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Neurology. 2012 Mar 27;78(13):950-6. doi: 10.1212/WNL.0b013e31824d5894. Epub 2012 Mar 21.

Cognitive decline after hospitalization in a community population of older persons.

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Rush Alzheimer’s Disease Center, Chicago, IL, USA.



To test the hypothesis that hospitalization in old age is associated with subsequent cognitive decline.


As part of a longitudinal population-based cohort study, 1,870 older residents of an urban community were interviewed at 3-year intervals for up to 12 years. The interview included a set of brief cognitive tests from which measures of global cognition, episodic memory, and executive function were derived. Information about hospitalization during the observation period was obtained from Medicare records.


During a mean of 9.3 years, 1,335 of 1,870 persons (71.4%) were hospitalized at least once. In a mixed-effects model adjusted for age, sex, race, and education, the global cognitive score declined a mean of 0.031 unit per year before the first hospitalization compared with 0.075 unit per year thereafter, a more than 2.4-fold increase. The posthospital acceleration in cognitive decline was also evident on measures of episodic memory (3.3-fold increase) and executive function (1.7-fold increase). The rate of cognitive decline after hospitalization was not related to the level of cognitive function at study entry (r = 0.01, p = 0.88) but was moderately correlated with rate of cognitive decline before hospitalization (r = 0.55, p = 0.021). More severe illness, longer hospital stay, and older age were each associated with faster cognitive decline after hospitalization but did not eliminate the effect of hospitalization.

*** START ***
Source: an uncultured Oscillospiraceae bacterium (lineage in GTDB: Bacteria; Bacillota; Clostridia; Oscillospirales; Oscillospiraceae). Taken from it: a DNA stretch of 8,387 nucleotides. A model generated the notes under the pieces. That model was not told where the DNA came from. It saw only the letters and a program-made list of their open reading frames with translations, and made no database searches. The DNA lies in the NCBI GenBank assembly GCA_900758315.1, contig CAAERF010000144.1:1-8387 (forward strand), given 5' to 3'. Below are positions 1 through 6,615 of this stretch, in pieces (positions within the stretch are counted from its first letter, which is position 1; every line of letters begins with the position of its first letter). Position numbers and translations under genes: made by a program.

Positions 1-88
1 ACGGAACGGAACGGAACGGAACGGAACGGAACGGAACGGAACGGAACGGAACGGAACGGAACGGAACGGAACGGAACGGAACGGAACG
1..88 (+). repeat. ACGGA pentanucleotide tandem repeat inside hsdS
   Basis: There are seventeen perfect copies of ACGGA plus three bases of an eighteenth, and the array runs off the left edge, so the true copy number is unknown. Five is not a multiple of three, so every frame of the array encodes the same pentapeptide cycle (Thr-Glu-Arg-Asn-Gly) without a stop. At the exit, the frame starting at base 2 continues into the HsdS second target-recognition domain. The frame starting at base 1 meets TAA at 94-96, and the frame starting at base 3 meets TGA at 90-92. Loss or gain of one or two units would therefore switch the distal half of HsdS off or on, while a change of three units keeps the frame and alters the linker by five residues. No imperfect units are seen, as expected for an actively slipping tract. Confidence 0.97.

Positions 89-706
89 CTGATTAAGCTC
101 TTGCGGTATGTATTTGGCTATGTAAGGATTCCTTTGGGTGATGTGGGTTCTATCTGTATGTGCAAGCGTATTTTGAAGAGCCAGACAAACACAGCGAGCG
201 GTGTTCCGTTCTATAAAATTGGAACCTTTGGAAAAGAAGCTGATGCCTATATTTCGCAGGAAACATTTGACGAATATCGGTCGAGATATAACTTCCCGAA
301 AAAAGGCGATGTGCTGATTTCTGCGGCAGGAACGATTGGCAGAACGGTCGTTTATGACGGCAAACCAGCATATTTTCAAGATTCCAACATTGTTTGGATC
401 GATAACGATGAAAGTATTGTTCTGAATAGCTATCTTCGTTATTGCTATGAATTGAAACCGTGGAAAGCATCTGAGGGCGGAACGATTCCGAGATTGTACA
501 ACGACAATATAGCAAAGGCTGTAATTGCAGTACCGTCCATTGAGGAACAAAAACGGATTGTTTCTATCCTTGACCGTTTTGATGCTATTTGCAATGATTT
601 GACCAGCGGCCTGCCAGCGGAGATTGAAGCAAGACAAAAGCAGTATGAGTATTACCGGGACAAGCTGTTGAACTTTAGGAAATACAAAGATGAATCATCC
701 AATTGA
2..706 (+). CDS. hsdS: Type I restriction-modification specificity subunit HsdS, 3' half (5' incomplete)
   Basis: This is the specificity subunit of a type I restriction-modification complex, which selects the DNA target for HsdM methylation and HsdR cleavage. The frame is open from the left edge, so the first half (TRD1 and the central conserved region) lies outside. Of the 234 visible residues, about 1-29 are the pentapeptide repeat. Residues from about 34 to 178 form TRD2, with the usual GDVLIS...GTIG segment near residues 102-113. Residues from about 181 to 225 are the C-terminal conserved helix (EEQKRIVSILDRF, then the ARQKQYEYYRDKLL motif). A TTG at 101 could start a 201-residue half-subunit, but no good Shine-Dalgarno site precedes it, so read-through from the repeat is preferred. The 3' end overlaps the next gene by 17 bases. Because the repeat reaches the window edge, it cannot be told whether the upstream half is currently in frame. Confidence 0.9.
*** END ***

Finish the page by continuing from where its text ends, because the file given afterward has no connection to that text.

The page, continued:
In old age, cognitive functioning tends to decline substantially after hospitalization even after controlling for illness severity and prehospital cognitive decline.

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